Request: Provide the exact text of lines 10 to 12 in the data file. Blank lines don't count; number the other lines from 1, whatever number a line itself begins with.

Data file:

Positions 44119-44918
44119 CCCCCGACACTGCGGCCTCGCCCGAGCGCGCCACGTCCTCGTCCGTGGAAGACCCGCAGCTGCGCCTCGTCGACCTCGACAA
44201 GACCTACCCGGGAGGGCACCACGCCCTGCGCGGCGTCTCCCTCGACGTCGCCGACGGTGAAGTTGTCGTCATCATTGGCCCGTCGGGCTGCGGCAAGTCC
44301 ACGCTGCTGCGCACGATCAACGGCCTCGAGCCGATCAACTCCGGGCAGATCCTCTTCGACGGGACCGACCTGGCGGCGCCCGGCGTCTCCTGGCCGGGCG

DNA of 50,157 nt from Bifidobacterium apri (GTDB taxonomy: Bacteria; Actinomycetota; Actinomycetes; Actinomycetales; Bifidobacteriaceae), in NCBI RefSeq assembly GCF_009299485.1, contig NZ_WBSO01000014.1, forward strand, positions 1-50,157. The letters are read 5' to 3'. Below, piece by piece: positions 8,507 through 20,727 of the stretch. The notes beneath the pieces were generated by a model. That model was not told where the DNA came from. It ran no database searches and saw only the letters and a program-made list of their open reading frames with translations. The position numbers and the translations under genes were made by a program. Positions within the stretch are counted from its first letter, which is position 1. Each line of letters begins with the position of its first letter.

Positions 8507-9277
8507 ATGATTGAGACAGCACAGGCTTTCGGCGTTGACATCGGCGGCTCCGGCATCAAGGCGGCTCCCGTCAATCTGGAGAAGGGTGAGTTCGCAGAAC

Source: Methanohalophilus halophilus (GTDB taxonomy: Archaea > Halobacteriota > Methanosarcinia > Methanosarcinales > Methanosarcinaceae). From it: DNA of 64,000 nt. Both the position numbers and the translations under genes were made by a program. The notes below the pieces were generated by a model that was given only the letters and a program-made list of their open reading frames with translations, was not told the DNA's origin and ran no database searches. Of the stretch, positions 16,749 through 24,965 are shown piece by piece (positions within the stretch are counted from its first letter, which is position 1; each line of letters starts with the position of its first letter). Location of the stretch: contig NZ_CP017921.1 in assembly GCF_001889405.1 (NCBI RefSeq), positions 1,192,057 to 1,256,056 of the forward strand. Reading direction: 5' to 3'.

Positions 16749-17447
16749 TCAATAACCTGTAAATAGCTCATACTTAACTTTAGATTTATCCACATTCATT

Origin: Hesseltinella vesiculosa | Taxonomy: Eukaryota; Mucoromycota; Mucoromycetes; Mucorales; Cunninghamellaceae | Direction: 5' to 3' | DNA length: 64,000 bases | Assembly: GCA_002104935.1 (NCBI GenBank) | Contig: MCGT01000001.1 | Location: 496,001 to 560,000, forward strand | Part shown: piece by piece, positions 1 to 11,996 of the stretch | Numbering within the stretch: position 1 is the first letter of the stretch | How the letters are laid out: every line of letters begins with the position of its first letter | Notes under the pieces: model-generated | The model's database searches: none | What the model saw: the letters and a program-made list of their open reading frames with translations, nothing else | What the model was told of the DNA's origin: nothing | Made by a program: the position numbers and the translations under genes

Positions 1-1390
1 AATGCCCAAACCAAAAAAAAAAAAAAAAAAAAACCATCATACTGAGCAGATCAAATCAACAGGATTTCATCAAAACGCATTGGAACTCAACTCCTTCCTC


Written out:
16749 TCAATAACCTGTAAATAGCTCATACTTAACTTTAGATTTATCCACATTCATT

Origin: Hesseltinella vesiculosa | Taxonomy: Eukaryota; Mucoromycota; Mucoromycetes; Mucorales; Cunninghamellaceae | Direction: 5' to 3' | DNA length: 64,000 bases | Assembly: GCA_002104935.1 (NCBI GenBank) | Contig: MCGT01000001.1 | Location: 496,001 to 560,000, forward strand | Part shown: piece by piece, positions 1 to 11,996 of the stretch | Numbering within the stretch: position 1 is the first letter of the stretch | How the letters are laid out: every line of letters begins with the position of its first letter | Notes under the pieces: model-generated | The model's database searches: none | What the model saw: the letters and a program-made list of their open reading frames with translations, nothing else | What the model was told of the DNA's origin: nothing | Made by a program: the position numbers and the translations under genes

Positions 1-1390